Abstract: The term ‘décroissance’ (degrowth) signifies a process of political and social transformation that reduces a society’s material and energy use while improving the quality of life. Degrowth calls for decolonizing imaginaries and institutions from – in Ursula Le Guin’s words – ‘a one-way future consisting only of growth’. Recent scholarship has focused on the ecological and social costs of growth, on policies that may secure prosperity without growth, and the study of grassroots alternatives pre-figuring a post-growth future. There has been limited engagement, however, with the geographical aspects of degrowth. This special issue addresses this gap, looking at the rooted experiences of peoples and collectives rebelling against, and experimenting with alternatives to, growth-based development. Our contributors approach such resurgent or ‘nowtopian’ efforts from a decolonial perspective, focusing on how they defend and produce new places, new subjectivities and new state relations. The stories told span from the Indigenous territories of the Chiapas in Mexico and Adivasi communities in southern India, to the streets of Athens, the centres of power in Turkey and the riverbanks of West Sussex.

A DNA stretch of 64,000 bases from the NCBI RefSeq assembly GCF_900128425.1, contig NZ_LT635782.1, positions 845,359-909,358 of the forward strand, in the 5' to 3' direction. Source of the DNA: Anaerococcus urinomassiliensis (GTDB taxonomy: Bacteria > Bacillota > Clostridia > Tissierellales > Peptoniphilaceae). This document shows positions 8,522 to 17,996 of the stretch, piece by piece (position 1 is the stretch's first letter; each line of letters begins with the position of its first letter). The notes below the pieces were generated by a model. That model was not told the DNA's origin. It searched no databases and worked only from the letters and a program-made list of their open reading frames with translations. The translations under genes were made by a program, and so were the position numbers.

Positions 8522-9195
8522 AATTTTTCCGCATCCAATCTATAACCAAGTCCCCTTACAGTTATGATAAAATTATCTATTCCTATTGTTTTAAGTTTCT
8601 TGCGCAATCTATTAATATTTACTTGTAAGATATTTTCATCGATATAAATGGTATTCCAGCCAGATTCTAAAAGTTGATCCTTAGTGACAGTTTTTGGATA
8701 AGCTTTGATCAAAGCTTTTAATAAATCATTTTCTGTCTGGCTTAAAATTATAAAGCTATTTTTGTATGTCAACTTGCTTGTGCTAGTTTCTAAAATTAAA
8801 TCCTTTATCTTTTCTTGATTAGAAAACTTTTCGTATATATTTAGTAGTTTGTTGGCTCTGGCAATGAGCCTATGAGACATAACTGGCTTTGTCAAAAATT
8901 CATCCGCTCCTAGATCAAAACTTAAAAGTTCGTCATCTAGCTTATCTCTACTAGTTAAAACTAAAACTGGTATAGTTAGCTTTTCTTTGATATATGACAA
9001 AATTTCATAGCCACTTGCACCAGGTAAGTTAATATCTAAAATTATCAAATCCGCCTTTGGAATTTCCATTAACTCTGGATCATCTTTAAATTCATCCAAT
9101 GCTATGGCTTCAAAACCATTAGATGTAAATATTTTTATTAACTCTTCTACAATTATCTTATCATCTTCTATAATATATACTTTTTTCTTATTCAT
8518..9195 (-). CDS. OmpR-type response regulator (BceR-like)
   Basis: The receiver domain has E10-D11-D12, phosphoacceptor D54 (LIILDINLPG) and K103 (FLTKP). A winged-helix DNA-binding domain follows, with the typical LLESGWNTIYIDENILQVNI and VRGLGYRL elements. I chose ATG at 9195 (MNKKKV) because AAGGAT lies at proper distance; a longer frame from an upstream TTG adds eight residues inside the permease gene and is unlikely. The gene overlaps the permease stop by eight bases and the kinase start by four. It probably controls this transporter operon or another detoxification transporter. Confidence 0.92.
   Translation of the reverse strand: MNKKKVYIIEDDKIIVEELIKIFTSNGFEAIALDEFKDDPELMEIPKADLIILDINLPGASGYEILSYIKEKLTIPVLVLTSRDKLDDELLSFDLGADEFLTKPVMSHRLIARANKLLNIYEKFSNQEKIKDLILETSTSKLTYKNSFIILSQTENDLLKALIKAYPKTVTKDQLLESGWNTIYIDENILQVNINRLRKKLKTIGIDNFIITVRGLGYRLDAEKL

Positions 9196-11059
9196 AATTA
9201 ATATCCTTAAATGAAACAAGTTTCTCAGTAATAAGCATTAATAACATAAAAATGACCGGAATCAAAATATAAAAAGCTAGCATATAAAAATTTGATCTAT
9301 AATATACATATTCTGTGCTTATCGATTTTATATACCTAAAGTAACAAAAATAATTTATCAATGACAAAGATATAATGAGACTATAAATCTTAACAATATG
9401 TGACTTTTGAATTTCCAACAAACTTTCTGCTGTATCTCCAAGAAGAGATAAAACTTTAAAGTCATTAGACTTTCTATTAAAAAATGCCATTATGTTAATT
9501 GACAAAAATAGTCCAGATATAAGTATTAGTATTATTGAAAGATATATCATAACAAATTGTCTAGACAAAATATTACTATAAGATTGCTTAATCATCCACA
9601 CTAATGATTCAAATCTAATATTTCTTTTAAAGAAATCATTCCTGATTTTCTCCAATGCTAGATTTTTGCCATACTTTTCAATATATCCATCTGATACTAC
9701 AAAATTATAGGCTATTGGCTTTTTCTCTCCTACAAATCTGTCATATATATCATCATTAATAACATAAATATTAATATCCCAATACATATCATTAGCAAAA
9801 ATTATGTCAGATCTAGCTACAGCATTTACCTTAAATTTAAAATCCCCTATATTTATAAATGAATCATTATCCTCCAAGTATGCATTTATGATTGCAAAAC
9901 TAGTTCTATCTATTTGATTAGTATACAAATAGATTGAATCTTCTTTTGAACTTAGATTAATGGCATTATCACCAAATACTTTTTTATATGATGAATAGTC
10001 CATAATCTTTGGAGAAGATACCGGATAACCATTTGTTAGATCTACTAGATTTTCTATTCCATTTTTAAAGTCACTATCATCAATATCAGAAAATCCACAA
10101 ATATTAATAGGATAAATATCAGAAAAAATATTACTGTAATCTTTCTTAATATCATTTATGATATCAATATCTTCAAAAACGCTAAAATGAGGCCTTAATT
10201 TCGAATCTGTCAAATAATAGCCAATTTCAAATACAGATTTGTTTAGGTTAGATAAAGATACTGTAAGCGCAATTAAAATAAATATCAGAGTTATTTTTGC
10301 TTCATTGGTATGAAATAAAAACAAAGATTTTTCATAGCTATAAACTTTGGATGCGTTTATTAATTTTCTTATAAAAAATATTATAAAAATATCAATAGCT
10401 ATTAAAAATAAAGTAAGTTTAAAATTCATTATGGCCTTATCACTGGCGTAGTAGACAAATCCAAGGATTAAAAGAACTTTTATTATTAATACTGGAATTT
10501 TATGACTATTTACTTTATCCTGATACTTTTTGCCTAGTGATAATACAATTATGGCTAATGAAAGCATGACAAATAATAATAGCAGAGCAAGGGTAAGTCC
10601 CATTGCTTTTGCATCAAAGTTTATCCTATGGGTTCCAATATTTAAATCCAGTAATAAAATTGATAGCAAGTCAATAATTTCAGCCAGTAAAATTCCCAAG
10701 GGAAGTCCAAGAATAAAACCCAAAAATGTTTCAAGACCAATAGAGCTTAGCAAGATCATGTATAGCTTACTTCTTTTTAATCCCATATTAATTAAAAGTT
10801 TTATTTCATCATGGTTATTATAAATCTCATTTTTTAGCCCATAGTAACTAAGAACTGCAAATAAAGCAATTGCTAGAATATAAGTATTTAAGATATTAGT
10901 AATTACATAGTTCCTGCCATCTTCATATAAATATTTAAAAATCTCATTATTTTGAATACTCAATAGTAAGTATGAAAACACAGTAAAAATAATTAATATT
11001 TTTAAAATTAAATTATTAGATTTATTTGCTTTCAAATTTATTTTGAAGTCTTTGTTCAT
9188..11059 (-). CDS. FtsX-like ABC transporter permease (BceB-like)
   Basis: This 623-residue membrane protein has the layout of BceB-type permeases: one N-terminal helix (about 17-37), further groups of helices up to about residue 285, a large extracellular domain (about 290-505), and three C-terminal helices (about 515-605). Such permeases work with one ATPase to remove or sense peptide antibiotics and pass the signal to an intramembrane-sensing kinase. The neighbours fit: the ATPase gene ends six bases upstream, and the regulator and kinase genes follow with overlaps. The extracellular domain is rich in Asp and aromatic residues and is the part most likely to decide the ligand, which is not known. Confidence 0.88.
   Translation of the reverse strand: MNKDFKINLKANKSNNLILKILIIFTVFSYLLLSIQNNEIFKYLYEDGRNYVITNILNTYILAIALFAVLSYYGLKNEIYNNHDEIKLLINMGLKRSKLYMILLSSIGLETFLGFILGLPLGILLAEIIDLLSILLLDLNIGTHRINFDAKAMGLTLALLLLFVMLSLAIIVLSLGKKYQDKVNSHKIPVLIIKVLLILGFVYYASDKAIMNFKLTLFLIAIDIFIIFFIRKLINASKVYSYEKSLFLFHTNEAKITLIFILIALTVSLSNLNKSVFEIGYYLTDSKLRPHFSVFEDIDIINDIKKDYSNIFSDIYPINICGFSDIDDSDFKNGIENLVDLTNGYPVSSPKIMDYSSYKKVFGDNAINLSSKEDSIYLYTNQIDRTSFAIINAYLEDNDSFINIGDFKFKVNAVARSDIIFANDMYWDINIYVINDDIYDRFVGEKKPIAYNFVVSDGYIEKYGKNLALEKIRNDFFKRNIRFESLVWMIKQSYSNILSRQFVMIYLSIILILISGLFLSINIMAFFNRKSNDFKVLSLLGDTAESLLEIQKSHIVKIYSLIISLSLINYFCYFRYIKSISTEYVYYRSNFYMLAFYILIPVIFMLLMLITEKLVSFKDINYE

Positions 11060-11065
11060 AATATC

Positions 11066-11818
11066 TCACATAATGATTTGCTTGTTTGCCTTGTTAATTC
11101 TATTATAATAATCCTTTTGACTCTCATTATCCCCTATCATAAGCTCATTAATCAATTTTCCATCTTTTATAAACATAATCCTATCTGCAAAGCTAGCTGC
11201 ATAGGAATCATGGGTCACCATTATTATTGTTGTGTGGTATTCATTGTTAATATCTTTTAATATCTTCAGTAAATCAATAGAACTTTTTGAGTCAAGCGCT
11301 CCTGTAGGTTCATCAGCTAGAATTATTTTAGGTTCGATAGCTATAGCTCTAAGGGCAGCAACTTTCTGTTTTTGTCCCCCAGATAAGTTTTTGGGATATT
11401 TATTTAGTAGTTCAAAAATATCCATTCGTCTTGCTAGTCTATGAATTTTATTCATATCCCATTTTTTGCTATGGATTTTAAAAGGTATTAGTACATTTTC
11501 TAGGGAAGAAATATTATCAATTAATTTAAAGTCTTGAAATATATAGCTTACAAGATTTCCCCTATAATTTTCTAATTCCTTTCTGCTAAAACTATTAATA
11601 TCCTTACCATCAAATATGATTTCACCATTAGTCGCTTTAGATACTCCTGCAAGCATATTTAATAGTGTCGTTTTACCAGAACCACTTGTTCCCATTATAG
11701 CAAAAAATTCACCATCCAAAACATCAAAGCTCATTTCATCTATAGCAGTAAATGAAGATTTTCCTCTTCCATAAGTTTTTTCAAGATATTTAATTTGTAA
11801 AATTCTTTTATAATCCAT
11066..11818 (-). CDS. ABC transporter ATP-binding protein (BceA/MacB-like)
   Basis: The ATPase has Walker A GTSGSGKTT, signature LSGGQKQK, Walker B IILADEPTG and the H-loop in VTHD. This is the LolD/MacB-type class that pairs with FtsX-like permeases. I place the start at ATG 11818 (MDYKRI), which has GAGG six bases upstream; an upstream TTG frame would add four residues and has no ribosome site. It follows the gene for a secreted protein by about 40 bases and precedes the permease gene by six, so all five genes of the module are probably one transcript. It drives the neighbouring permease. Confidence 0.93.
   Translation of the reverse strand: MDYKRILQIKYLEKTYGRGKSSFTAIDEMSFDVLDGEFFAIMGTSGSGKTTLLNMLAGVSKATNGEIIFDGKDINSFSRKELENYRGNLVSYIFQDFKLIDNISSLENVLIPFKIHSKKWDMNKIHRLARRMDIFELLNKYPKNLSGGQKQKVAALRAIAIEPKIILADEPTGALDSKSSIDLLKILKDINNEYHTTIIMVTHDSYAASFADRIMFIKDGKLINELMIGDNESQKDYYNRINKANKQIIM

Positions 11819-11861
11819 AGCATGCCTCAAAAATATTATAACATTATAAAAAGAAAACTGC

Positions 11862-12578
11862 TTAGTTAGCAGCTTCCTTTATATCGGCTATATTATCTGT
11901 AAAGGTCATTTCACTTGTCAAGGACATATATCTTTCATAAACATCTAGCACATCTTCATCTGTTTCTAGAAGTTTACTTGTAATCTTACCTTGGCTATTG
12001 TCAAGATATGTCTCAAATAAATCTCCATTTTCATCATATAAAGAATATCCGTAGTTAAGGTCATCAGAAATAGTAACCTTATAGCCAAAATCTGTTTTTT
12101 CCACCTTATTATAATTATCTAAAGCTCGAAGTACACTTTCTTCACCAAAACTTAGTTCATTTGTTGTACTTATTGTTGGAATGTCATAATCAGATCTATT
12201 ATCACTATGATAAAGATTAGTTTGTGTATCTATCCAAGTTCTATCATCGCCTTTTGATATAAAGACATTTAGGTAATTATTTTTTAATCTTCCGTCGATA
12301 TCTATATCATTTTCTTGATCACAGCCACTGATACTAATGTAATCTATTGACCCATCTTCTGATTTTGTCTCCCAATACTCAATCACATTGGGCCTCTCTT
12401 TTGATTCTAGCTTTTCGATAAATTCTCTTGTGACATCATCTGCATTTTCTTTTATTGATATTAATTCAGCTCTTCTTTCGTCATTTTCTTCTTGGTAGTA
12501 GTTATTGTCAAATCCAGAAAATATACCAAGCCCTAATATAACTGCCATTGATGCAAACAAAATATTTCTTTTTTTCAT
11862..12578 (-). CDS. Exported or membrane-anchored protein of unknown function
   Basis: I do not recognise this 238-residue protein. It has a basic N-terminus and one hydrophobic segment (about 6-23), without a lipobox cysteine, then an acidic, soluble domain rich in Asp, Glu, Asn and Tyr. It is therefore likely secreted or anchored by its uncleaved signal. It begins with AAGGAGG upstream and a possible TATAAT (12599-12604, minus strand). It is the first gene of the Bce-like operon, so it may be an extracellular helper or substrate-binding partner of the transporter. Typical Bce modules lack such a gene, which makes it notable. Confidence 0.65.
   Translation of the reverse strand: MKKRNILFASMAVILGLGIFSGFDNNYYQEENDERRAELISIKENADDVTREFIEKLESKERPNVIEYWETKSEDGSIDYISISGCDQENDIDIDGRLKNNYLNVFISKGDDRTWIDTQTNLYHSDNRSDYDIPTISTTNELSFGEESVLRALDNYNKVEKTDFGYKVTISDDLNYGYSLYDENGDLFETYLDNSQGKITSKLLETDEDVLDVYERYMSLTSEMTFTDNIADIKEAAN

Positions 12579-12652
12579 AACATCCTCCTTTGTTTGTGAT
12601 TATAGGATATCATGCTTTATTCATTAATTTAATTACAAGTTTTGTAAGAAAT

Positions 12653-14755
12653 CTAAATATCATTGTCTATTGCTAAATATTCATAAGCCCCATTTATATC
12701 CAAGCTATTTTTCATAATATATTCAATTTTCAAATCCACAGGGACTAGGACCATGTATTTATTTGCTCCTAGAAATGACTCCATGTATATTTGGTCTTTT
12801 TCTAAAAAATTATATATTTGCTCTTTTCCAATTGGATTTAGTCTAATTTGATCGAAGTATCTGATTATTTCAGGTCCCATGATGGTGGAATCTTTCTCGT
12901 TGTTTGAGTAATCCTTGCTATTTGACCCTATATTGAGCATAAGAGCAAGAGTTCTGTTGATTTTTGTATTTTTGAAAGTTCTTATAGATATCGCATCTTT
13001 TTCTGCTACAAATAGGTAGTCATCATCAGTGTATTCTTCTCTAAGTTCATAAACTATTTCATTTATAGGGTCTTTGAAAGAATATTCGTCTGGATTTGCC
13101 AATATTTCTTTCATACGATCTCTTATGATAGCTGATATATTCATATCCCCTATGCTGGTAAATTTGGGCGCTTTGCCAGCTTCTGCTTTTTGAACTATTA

Environment and Planning E: Nature and Space, August 2019